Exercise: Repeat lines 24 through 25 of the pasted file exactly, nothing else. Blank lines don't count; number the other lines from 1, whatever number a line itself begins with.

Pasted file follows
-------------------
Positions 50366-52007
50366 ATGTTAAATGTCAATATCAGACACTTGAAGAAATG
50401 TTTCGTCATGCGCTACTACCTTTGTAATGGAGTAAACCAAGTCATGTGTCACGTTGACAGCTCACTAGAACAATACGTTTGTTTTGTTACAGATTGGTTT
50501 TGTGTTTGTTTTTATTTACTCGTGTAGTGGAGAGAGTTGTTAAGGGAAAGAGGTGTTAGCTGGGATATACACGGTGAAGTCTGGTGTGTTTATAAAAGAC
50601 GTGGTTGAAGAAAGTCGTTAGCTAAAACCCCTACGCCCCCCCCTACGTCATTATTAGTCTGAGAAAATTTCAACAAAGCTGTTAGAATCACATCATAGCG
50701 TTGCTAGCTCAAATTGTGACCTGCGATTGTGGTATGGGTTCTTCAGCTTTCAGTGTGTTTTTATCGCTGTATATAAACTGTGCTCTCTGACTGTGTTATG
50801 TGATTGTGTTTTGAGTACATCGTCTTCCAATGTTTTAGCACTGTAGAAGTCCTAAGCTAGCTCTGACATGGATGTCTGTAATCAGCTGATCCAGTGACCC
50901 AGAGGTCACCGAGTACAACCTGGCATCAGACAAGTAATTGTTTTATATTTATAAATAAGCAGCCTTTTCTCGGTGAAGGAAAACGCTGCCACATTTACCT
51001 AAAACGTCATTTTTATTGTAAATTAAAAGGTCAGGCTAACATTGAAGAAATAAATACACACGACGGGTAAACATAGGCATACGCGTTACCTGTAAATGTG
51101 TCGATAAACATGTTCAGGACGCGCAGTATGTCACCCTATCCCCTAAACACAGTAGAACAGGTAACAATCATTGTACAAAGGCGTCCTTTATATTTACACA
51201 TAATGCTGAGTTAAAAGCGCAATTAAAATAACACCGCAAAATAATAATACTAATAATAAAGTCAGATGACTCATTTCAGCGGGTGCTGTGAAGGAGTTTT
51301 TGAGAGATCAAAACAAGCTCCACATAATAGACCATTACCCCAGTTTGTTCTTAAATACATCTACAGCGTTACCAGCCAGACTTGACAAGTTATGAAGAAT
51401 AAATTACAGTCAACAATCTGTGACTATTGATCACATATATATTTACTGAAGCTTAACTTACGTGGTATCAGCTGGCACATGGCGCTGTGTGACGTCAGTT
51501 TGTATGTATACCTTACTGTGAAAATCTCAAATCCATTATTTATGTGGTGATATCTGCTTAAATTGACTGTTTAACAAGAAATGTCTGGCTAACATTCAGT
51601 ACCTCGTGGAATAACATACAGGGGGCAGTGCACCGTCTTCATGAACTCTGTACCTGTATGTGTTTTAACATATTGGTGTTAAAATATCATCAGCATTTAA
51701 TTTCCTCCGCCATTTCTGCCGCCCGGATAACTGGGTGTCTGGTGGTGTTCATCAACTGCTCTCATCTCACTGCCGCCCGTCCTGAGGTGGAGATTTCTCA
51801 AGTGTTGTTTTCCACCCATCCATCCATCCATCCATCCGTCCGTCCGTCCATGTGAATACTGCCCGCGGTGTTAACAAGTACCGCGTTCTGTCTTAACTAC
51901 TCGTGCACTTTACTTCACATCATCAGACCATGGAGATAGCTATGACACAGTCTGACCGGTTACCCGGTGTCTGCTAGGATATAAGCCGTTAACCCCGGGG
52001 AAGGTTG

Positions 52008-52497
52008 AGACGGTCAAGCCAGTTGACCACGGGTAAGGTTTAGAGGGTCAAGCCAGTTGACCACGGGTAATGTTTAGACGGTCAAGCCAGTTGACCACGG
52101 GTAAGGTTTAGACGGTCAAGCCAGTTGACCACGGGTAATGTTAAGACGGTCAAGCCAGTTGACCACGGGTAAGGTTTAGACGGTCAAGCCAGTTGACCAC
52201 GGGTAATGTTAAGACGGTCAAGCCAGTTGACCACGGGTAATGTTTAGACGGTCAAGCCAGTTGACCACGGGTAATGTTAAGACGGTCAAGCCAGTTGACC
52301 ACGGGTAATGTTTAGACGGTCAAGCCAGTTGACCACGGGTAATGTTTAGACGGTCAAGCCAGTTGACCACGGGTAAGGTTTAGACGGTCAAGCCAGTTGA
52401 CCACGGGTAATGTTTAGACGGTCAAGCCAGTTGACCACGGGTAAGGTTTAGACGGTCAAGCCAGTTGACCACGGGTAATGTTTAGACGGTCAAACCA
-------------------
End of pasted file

52301 ACGGGTAATGTTTAGACGGTCAAGCCAGTTGACCACGGGTAATGTTTAGACGGTCAAGCCAGTTGACCACGGGTAAGGTTTAGACGGTCAAGCCAGTTGA
52401 CCACGGGTAATGTTTAGACGGTCAAGCCAGTTGACCACGGGTAAGGTTTAGACGGTCAAGCCAGTTGACCACGGGTAATGTTTAGACGGTCAAACCA